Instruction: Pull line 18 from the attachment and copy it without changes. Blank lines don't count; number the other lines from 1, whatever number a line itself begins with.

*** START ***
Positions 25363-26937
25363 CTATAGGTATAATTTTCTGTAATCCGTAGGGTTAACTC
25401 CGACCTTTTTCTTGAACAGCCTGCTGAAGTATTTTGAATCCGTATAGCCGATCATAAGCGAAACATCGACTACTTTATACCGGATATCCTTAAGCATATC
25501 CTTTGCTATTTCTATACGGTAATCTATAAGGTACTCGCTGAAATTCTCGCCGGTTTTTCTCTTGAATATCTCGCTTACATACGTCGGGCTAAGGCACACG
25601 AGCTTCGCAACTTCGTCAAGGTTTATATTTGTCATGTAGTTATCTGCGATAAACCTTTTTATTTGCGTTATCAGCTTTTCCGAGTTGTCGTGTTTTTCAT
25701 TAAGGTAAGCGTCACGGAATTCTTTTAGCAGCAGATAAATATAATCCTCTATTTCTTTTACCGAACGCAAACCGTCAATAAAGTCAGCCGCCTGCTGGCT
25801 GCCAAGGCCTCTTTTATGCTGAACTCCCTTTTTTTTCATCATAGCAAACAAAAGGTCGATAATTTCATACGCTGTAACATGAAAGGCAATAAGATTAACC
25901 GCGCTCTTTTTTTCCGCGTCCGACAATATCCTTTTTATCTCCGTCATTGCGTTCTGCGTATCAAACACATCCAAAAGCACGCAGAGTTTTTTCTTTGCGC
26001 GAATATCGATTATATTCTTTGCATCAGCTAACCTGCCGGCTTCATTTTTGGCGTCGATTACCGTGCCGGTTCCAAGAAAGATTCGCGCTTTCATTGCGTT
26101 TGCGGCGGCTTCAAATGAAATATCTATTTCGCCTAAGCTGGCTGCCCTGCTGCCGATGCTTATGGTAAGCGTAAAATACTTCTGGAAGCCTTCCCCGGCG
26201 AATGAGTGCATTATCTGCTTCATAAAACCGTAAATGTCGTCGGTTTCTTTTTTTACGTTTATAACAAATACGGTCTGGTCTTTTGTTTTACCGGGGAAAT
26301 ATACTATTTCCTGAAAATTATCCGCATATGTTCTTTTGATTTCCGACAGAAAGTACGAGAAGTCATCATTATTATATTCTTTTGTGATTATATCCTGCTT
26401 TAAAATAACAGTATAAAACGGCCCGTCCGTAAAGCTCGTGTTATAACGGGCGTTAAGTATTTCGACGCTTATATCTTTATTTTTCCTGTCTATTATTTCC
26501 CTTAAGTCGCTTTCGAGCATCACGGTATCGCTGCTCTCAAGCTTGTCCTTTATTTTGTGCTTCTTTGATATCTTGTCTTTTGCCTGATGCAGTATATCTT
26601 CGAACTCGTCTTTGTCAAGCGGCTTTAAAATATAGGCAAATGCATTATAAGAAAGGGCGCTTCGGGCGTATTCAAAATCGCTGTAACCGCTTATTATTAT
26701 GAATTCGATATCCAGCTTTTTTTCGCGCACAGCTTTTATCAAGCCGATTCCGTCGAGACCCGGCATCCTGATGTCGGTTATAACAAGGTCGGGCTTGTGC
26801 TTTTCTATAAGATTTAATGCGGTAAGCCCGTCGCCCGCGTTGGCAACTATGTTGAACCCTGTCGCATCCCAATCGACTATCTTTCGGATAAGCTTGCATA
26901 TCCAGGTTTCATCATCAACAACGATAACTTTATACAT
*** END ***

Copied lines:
26901 TCCAGGTTTCATCATCAACAACGATAACTTTATACAT